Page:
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Seattle Sounders v Toronto FC: Question of the Day

Today’s focus is the attack.

TFC finished 14-9-11 with a +12 goal differential, good for 3rd in the East and 5th in the Shield. The Seattle Sounders were not much worse on the year, though their journey was much different. SSFC went 14-14-6 +1 for 4th in the West and 7th in the Shield race. Now, the two teams that redefined MLS expansion face off in their first ever MLS Cup (Fox, UniMas, TSN, RDS at 5 PM Pacific on December 10th).

Rather than a quick exchange of three questions, Sounder at Heart and Waking the Red are going in depth with our coverage. Today’s focus is on Gio for the Reds and Seattle’s style in attack.

Oliver from Waking The Red talks to us about Sebastian Giovinco.

SaH: What teams were successful in slowing Giovinco down? Was there a common technique?

WtR: The most effective way to stop Sebastian Giovinco is to have a turf pitch. He just does not like them - mostly because of the injury risk, I think - although he did manage to score in New England earlier this season. Fortunately for Toronto FC, that won't be an issue at BMO Field.

Home and away, there were only two matches during the regular season - against the New York Red Bulls and Columbus Crew - in which Giovinco did not score, assist or create a chance. In one, he was substituted after 21 minutes with an injury. In the other, he was missing Jozy Altidore and Armando Cooper - as well as Tosaint Ricketts and Jonathan Osorio from the bench - from the supporting cast he will have Saturday. Both matches were back in May, when Toronto were not the MLS Cup challenger we see now.

It's difficult to stop him influencing the game in one way or another, but the key to containing him as much as possible is to shut down the space in the inside channels. Giovinco is not big or powerful enough to be a penalty-area presence like Altidore, nor is he an attacking-midfield playmaker like Nicolas Lodeiro. He's an out-and-out forward, but someone who will drift across the pitch and drop deeper to receive the ball when he finds space in which to do so.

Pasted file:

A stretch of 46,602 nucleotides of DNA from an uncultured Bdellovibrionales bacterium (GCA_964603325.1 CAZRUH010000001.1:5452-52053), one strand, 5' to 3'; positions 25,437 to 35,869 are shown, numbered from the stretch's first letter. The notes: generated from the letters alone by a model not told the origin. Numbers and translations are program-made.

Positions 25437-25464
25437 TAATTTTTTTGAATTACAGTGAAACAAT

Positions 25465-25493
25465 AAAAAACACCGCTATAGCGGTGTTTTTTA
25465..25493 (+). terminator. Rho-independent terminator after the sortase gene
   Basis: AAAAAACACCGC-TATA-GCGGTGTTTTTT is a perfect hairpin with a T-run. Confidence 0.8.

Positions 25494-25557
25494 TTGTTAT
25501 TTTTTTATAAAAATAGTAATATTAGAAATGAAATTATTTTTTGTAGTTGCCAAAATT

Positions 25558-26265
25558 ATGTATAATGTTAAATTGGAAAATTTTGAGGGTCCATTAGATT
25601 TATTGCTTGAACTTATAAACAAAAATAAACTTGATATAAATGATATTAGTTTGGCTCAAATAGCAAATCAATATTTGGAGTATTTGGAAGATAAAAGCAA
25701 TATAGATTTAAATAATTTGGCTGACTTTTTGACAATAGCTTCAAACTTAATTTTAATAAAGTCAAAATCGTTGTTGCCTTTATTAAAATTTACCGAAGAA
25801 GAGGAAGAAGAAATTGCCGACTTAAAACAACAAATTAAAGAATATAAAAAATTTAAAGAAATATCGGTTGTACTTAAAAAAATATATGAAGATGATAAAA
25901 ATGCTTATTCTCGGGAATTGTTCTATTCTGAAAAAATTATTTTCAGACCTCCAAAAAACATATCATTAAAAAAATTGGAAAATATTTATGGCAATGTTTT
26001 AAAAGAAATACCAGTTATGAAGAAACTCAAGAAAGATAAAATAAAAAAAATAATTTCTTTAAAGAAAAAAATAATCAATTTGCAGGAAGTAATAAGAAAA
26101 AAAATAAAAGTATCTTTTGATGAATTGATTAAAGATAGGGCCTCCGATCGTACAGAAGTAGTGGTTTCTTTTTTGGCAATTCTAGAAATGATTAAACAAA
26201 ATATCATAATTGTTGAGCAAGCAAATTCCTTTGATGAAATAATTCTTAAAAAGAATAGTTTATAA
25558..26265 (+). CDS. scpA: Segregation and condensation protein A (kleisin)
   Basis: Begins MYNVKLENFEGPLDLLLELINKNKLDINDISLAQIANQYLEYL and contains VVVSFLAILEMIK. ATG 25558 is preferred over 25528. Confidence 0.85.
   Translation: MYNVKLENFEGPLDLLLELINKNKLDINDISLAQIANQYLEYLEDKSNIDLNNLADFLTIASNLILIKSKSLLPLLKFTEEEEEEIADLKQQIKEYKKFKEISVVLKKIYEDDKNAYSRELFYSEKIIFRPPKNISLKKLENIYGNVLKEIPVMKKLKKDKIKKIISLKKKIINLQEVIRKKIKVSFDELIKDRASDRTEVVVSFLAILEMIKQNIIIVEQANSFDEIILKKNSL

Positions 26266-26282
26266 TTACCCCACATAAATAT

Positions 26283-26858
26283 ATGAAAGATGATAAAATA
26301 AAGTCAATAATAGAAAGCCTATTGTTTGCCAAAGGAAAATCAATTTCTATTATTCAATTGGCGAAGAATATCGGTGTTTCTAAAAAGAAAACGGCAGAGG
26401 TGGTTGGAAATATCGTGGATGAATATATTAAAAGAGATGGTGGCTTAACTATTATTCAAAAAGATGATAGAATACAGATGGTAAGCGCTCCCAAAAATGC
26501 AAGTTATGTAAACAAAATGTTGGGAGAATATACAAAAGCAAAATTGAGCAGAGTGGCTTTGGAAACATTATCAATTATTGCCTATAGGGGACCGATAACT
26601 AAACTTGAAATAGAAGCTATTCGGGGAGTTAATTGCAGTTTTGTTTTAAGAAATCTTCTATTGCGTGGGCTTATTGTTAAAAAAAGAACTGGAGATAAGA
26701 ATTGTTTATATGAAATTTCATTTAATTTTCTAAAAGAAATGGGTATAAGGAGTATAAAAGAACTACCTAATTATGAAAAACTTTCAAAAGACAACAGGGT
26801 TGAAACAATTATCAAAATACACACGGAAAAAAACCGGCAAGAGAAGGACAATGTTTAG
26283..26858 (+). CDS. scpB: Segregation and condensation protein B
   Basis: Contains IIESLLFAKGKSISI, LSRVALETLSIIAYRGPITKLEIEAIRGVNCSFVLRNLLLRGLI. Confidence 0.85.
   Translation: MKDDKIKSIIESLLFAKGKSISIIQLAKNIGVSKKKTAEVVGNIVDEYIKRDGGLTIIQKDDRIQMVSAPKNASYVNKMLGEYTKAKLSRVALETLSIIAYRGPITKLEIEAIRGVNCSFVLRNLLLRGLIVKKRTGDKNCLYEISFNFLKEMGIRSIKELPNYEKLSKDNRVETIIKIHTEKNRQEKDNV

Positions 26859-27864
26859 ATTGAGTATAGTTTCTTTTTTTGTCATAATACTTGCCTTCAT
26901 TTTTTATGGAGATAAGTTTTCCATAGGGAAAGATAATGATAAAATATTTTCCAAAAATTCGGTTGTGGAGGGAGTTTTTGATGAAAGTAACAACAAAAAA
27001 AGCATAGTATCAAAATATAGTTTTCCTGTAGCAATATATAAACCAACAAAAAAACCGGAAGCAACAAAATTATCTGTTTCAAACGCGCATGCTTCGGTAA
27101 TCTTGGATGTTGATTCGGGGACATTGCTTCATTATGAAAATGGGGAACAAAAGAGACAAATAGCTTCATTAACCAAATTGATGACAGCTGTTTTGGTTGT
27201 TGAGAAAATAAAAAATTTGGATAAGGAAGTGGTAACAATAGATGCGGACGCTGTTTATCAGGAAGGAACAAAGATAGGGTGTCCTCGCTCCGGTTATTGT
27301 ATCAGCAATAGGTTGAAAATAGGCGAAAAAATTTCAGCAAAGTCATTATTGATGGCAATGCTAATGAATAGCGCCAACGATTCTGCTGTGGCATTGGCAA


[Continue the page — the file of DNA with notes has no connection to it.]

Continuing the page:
If you watch his hat-trick against New York City in the second leg of the conference semi-finals, all three of his goals - including the penalty he won for the second - came as a result of him picking the ball up in a position just to the outside of the goal frame and then driving inside. That is where he is most dangerous and once he has the ball in those situations, it's too late - you have to cut it off earlier by ensuring you do not make mistakes in midfield that allow Toronto to create quick transitions and counter-attacks.

Montreal did a better job of that, particularly at the Olympic Stadium, where it was more difficult for Toronto to win possession quickly on the big, fast surface.

They had two problems, however. Firstly, if you focus too much on Giovinco and he is able to suck in multiple players, Altidore will have a field day in the one-on-one situations he can subsequently create. He's too powerful for most MLS defenders to deal with without help and it's important to remember he's arguably been even better than Giovinco in the past couple of months. Justin Morrow, in my mind the best left-back in the league and now liberated to attack at will as a wing-back, will benefit too.

Secondly, even if you shut Giovinco down in open play, he can still hurt you with his set-piece delivery, as was the case in the second leg against the Impact. That's what makes him MLS' best player for me - he finds a way to make the difference in games even when the stuff he's really good at and enjoys isn't coming off.


WtR: Toronto had problems dealing with Montreal's counter-attacking style in the conference finals. How do Seattle like to play, what approach do you seen them taking for this game and how do you see it matching up against TFC?

SaH: Under Brian Schmetzer the Sounders attack has focused on three things. They've really not shifted from them, no matter the opponent. Schmetzer wants other teams to adjust to them, and often this proactive approach is working.

The first of these is springing Jordan Morris. This can be via a throughball from Nicolas Lodeiro or long balls from many sources (Lodeiro, Alonso, Friberg, Roldan, Marshall, Torres). Morris is one of the faster players in the league, uses his body well under contact, and can deliver a great right-footed shot in heavy traffic. Even if forced away from goal he is rather effective at spraying the ball across the goal mouth. Those passes tend to target Valdez and Lodeiro. This is not only their primary path to goal, it is also the one most similar to what Montreal did effectively.

If Morris is pushed wide and doesn't have a runner, or the defense gets back fast enough that the Sounders cannot seek Morris in those situations they convert to a rather methodical long possession team. This will mostly focus on trying to get Lodeiro as many touches as possible in places where his vision can open a path to goal, but will include any of the non-centerbacks. It can be methodical and plodding, sometimes not resulting in a goal. The greatest example is probably their 35 touch, 9 player, 1 minute 27 second possession against FC Dallas.

When this results in goals those will most often come via a cross from wide spaces. This is a bit opportunistic.

Lastly, they are a rather good set-piece team. With both Lodeiro and Andreas Ivanschitz providing quality service aiming at the heads of Marshall, Torres, Valdez and Evans, the Sounders get goals this way. When they possess deep they know they will get foul calls within the range of those two players.

None of this is rather complicated or revolutionary. It's just how the team works, and since July 31st it has been working quite well.

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